I have the MA-4SPA manual. I don’t think you can separate it. It is one body from what I looked at. Maybe I am wrong.
I will tel the AME about it. I dropped the carb today to a flying school AME. He wasn’t there but I will talk to him on Monday. Will see what he found.If / since this is a standard configuration and if this is not maintenance needed because of maintenance (i.e. the venturi work) I would suspect the fuel level running high in the bowl. So look for trash in the needle seat and valve area, warn float stop or pivot pin. Hole in float (heavy from fuel.) Composite floats mess up too. Was the the float adjustment inadvertently altered during the venturi work? Idle mixture set properly? If your prop is not balanced and / or your engine shock mounts are not up to snuff, vibration will wreak havoc on carb, baffles, linkages, cowlings, pilot etc.
I started working on aircraft in the Navy in 1969, A&P in 1975, Evergreen Helicopters, Piedmont General Aviation, Piedmont Airlines (USAIR, USAIRWAYS, American) I retired June 2018. I did a lot of rotor and propeller balancing, it really pays off.
I have the bulletin. There is no rpm rise on shutdown. The idles mixture might be too lean. Other than that, the engine I keep it lean from take off to landing, because otherwise the roughness is getting to bad. Funny thing is that on the ground the vibration from the roughness is not that bad. This is another thing that I don’t understand. Why the roughness is worst in the air than on the ground. Mind you, on the ground I cannot go higher than 2000rpm...Slight RPM rise on shutdown? Effect of leaning at 2000 RPM, increase in RPM, EGT?
Marvel-Schebler certified repair station with test stand.
Service Bulletin: SB-22. 2.
Reasons: To notify operators of the availability of an improved fuel nozzle to provide better vaporization and distribution of the fuel/air mixture to the cylinders.
3. Background: In some instances, operators have reported high and/or split cylinder head temperatures (CHT) and/or high and/or split exhaust gas temperatures (EGT). A new carburetor nozzle has been developed to improve this condition.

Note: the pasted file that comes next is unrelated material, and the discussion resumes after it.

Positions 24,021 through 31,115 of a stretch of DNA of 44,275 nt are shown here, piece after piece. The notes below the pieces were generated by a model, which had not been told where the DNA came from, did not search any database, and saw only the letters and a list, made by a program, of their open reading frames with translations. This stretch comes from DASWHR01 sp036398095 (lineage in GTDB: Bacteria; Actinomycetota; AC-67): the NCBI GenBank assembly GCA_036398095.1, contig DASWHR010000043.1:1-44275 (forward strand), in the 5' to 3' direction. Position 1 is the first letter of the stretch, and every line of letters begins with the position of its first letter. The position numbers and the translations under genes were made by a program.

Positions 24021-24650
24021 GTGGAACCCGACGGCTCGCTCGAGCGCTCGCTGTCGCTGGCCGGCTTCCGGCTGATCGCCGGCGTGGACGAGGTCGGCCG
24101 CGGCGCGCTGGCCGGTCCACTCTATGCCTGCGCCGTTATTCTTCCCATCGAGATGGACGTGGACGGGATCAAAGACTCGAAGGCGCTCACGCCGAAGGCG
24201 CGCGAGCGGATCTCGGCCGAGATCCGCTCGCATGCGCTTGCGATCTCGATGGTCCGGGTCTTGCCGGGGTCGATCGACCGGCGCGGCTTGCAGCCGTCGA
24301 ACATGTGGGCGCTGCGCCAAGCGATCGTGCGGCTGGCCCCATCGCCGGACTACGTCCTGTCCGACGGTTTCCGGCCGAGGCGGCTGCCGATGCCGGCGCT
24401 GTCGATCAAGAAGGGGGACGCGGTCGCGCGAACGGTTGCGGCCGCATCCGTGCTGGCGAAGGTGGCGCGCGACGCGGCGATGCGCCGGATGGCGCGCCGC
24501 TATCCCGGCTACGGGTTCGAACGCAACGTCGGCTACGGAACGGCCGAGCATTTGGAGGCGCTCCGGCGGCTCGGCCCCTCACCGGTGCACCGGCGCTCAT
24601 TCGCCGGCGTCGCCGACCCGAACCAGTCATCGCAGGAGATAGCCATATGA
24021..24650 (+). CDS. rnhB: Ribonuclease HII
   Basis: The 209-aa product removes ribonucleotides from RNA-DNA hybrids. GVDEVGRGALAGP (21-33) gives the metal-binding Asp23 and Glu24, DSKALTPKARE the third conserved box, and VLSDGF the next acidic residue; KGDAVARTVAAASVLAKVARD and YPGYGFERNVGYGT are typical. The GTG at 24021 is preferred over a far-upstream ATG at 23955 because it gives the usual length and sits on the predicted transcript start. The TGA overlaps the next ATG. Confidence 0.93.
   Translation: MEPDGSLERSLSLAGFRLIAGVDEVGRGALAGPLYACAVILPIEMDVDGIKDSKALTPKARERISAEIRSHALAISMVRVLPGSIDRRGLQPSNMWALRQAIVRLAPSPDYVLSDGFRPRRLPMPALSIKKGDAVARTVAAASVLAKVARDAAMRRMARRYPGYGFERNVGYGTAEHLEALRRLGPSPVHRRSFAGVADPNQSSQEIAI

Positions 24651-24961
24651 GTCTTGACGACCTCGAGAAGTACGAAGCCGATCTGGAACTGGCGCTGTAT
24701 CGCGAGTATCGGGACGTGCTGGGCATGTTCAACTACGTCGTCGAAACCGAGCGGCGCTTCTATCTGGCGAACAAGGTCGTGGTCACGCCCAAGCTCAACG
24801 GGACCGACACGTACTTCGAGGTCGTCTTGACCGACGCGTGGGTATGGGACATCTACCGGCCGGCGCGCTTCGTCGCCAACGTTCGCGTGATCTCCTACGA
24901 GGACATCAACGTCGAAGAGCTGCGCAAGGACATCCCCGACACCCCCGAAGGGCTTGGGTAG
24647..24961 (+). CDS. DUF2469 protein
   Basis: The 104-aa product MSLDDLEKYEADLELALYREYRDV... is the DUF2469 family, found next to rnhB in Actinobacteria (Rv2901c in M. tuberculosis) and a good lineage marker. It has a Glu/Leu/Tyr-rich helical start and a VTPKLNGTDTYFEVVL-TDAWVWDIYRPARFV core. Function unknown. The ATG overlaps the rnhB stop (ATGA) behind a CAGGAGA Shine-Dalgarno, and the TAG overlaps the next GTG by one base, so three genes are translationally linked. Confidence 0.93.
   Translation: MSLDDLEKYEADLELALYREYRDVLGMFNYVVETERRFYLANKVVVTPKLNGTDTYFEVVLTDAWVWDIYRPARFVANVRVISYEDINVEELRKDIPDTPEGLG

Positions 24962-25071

4. Compliance: If you are experiencing these symptoms and your aircraft is equipped with a MSA carburetor model MA-4SPA™, part number 10-3678-32 carburetor, we recommend replacing the current fuel nozzle 47-773 with nozzle part number 47-862 or replacing the carburetor with a new or overhaul exchange MSA carburetor part number 5-6200.
Ok. I thought the jet and nozzle is one piece that mounts inside the carb body. So the nozzle and the jet can be separated from each other? Didn’t look like that to me, but I guess you might be right. Well is in the mechanic shop now. I will talk to him on Monday.It comes all apart.
He check the accelerator pump and he said the valve was not seating properly so he changed the seal. No changes. I don’t know if the mixture valve was put differently. There was no difference how the engine was working before and after the last AME took it apart. Now lately I had backfires bringing the power back. Usually while descending, but I assumed it was because the prop is driving the engine. I was thinking about mags timing and asking the mechanic to redo It, but it wasn’t high on my priorities because I couldn’t find a reason for them to move from the position they are on. Wouldn’t they have to rotate on the engine block? I guess I will ask him to check the timing.In field replacement of the Venturi can be a problem of parts matching. Old carb with CNC new part. On a bench, they know the problems and how to match them. Gone are the days of having a basket full of parts and the tech could go through all of them and match them to the best case.
I think you have more than one problem or something else got damaged working on the carb. It’s been too long since I have taken one apart. Can the mixture metering valve be put in backwards? I would think about if the fuel
can draw through accelerator pump somehow. Something not seated. No backfires lately? Mags are timed right?